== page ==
Jonadab the Unsightly One
jonadab at bright.net
Fri Sep 22 17:41:47 CEST 2000
"John W. Baxter" <jwbnews at scandaroon.com> wrote:
> > I'm not sure I understand this. Does this mean you have addresses here
> > as well, but in a fixed range (or array indices, if you like).
> The way I've seen this done is to restrict the range of integer, and use
> the bits at one end or the other as a type indicator. Often the low end
> is used and pointers (and their objects) are constrained to suitable
> address boundaries. Often the high end is used and part of the address
> space is "lost".
This is not the case with Inform, however. If you were doing
a lot of math you could create an integer class, of course,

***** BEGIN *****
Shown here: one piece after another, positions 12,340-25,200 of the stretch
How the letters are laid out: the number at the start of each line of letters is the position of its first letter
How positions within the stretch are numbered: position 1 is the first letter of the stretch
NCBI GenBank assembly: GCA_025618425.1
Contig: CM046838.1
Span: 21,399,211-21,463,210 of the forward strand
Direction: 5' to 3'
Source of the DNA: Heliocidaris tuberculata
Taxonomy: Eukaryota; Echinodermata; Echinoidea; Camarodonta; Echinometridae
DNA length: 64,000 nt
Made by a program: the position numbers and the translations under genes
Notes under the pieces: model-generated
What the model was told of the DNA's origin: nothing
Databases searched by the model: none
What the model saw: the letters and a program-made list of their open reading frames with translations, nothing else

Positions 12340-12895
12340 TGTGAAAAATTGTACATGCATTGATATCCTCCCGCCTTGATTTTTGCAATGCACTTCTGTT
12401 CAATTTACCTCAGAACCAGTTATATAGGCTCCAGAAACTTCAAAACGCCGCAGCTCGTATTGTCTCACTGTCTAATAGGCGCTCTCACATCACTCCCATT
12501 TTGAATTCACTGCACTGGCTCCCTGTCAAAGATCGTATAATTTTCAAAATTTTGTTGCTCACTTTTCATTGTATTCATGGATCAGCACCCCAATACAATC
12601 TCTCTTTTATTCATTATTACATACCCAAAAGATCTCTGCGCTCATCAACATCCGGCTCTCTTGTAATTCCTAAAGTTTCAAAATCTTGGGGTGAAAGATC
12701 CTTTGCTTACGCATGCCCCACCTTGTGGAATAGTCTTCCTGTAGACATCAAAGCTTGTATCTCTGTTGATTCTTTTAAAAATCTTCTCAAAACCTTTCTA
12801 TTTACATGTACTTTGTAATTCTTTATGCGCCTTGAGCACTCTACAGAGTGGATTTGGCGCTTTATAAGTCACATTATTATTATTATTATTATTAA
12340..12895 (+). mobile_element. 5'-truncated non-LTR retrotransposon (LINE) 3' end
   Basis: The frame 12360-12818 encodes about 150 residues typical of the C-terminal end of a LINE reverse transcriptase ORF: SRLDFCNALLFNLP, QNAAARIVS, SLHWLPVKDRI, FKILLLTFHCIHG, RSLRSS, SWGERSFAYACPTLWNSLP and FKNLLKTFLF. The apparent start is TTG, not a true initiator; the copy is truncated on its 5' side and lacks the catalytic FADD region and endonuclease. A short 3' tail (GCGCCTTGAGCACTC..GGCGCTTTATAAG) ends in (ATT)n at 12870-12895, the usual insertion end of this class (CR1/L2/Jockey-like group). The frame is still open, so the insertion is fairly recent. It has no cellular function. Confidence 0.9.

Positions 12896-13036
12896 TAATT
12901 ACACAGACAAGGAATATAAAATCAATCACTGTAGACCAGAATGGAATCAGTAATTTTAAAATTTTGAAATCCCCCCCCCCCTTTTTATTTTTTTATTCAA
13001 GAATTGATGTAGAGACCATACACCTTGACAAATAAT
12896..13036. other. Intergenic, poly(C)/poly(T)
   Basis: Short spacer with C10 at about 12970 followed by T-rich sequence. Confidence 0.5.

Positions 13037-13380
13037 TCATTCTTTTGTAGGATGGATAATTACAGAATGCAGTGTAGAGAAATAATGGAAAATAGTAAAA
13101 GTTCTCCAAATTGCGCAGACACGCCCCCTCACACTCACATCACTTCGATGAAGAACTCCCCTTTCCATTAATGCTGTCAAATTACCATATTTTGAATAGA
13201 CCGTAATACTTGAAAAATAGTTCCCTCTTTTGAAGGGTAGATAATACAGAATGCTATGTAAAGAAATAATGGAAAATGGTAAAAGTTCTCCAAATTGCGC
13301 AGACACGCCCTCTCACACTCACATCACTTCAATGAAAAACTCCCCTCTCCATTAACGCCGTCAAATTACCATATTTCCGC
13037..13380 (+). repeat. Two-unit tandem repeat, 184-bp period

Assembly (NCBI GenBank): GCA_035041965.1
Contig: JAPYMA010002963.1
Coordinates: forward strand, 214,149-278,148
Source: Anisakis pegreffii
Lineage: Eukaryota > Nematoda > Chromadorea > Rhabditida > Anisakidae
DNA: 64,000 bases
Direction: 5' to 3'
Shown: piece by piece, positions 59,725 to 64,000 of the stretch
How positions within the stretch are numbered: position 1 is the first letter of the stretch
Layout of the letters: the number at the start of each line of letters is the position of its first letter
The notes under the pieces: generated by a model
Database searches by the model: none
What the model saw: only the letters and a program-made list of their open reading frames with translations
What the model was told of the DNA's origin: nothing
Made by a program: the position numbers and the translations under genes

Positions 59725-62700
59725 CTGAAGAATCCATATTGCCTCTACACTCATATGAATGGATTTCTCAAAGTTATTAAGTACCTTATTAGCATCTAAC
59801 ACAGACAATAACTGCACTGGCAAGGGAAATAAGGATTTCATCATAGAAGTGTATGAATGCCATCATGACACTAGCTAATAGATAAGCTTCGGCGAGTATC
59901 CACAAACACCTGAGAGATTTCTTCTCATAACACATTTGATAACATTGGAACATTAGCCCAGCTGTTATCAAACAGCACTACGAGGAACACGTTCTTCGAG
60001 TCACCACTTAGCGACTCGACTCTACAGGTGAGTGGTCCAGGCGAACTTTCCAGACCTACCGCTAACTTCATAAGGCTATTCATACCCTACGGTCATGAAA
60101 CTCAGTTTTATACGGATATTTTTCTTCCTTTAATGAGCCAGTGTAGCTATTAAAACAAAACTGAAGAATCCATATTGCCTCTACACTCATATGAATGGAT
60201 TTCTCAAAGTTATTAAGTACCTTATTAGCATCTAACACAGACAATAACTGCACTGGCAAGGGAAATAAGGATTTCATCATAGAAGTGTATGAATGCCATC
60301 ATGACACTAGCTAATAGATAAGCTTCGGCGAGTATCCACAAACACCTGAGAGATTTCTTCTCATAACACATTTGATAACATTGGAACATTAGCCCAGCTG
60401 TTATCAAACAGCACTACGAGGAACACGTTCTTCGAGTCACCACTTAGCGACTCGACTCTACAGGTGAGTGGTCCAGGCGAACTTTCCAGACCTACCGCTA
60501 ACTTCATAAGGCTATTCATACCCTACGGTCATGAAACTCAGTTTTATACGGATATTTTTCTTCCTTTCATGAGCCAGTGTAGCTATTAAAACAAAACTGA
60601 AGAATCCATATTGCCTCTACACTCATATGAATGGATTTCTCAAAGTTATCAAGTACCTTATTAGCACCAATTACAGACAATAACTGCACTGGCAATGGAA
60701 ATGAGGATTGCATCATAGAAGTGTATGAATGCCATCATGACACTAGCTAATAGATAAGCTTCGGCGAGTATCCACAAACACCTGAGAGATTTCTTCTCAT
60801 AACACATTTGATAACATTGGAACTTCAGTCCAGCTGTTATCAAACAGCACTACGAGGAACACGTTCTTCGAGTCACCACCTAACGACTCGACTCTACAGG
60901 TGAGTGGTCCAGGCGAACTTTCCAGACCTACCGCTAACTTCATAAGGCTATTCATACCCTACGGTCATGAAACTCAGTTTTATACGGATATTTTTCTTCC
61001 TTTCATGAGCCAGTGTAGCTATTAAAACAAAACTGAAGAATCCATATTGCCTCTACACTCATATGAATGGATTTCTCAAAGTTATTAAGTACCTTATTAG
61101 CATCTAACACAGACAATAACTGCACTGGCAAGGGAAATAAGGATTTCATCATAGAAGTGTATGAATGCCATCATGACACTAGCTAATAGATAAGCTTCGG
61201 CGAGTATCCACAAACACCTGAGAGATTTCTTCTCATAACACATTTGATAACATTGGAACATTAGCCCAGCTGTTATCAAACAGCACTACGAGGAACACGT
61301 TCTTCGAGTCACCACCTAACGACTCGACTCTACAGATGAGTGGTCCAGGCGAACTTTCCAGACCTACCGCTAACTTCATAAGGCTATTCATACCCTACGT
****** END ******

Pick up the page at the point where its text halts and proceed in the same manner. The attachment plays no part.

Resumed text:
or even a float class, although because of VM limitations
you would have to create every integer or float object
at compile time (although their values could change at
runtime, since objects are mutable). You could then test
with if (foo ofclass mynumclass) or whatever. Normally,
integers as such are only used in certain known cases --
certain properties (like number) are just expected to
contain an integer (if they exist at all), but it does
not make sense for a description (say) to be an integer.
Usually an integer is actually a reference to something
else -- say, an object -- if it isn't a packed address.
And of course the range of integers that refer to objects
is limited by the possible number of objects, which will
always be less than the smallest packed address.
So, basically, the internal structure of Inform is
pretty weird. As I said, this is clearly not strong
or static typing, but I'm not sure it's weak or
dynamic typing as such either. It's very different
from the way Perl handles typing, for example.
 Or at least account for.
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